• 3. of public sector workers through the process of collectively bargaining and restrictions in forming and federating unions among public sector workers are some prominent issues that need to be addressed. The following is a structural outline of the scope of local labour laws in SriLanka which impacts on HRM in SriLanka 1. Terms and conditions of employment - The Shop and Office Employees (Regulation of employment & remuneration) Act - Wages Board Ordinance 2. Social security - Employees provident Fund - Employees Trust Fund - Payment of Gratuity Act 3. Industrial safety - Factories Ordinance - Workmens Compensation Ordinance 4. Industrial relations - Industrial Disputes Act - Termination of Employment (Special provisions) Act - Trade Union Ordinance 5. Employment of women and children - Employment of Women, Young Persons and Children Act - Maternity Benefits Ordinance Present trends At present the entire system of labour law is being subjected to a process of reform amidst protest from various quarters of the society. The government has already liberalized restrictions on overtime hours permitted on female workers and the need to obtain the consent of workers to perform over time has been removed providing more freedom to the employers. In addition, a free hire and fire policy is also being formulated and the payment of compensation is to be done with a fixed formula of calculation based on the years of service of each employee. These provisions are to be effected through 3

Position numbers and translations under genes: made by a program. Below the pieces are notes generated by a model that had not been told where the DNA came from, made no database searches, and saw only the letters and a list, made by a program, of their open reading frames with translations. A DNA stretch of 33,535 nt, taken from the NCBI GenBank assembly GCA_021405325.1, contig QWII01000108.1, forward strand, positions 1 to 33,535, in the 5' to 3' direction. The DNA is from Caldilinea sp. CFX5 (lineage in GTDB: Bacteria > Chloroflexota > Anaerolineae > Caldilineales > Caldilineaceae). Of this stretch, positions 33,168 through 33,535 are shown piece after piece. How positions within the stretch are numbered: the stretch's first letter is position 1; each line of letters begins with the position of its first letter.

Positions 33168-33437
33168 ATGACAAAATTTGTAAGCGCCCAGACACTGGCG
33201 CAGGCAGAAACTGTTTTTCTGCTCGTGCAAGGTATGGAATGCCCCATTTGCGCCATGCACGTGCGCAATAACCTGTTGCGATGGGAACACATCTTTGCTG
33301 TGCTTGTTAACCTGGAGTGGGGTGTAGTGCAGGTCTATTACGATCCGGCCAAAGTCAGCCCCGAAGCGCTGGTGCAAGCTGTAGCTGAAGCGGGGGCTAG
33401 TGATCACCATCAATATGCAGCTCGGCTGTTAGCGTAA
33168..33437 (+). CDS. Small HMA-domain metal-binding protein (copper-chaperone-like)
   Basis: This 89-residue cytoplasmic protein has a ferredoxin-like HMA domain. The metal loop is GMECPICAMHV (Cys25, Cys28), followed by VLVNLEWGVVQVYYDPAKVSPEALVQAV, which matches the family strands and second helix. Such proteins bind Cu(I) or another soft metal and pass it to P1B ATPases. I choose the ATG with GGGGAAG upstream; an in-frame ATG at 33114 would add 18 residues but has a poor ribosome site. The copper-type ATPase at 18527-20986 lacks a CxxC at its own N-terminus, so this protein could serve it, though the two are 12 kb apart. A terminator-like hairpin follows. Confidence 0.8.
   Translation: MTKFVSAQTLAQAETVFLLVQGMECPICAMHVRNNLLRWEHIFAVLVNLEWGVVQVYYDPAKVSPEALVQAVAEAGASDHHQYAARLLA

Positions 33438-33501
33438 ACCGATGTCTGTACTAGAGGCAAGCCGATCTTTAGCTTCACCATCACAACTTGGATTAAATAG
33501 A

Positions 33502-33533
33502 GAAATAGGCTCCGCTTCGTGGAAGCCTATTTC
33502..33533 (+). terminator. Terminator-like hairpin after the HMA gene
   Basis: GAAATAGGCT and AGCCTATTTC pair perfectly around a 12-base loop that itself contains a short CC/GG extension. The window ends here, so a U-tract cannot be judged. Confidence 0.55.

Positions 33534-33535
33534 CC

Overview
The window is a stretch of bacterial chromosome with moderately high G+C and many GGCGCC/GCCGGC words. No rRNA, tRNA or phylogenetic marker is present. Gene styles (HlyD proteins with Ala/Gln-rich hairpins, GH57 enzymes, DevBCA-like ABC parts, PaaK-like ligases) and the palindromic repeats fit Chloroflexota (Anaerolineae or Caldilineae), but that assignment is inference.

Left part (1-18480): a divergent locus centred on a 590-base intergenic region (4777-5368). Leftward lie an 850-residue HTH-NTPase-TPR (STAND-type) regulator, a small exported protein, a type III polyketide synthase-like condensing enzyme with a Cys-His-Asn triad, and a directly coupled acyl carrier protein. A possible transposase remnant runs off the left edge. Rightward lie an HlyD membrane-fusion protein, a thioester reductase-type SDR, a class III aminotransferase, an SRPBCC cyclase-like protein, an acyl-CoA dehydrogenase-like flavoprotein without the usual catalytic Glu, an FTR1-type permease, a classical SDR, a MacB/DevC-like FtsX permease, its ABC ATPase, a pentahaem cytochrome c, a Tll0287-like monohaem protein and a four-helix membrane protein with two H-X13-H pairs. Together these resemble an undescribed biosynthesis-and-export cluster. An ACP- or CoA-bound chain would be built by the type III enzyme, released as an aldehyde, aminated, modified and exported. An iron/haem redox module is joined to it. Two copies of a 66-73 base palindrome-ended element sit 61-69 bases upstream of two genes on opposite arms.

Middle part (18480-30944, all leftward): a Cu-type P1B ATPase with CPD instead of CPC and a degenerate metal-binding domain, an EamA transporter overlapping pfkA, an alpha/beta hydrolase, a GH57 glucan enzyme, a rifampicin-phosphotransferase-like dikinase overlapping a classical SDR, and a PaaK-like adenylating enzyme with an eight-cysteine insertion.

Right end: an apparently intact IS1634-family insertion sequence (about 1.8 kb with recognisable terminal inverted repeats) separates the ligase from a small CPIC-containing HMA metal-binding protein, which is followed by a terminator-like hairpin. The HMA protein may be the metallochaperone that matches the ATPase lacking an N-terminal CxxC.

• 4. amendments to the existing Termination (Special Provisions) Act and if implemented can cause serious threats to union organizing in the private and export sector industries, as union activists can easily be fired through victimization, which may discourage workers taking up the initiative of organizing. The government of Sri Lanka has also sought for the special incentive scheme of the EU GSP in order to have free access to the EU market. This application is still under consideration. Similarly the government has also made an application for the US GSP facility for the export of apparels to the US market. Both these trade regimes put special emphasis on the observance of core labour standards and Conventions No.87 & 98 in particular. In August 2002, the government signed a Trade and Investment Framework Agreement (TIFA) with the United States in order to gain free access to the U.S market. This trade agreement also warrants the observance of good standards of labour practices on the part of the beneficiary country. Some key amendments to the Industrial Disputes Act have also been tabled before the Parliament with the aim of introducing a new system named the 4:2:1 Formula which intends to conclude all unfair termination of service applications before Labour Tribunals within four months, Arbitration processes within two months and involuntary termination of service applications within one month. In principle expecting the resolving of industrial disputes is a positive move and is welcome. However its implications carry serious practical impossibilities and inconsistencies and can affect the chances of justice being meted out equally at all levels, apart from disregarding some principles of the rules of natural justice, which in fact is the live wire of the labour adjudication system in Sri Lanka. The 4:2:1 formula was almost imposed and had little or no constructive dialogue among the triparties of the process, which left the point of view of organizations of workers completely unincorporated in the exercise. In short, at present the trend is more towards flexible and liberal labour administration with less government involvement. The government is also more interested in promoting a separate set of labour guide lines for special investment and export processing zones to deal with industrial relations issues in them. Finally, the notable feature of the present labour administration system is the fast declining standards in the labour standards enforcement aspect. Its 4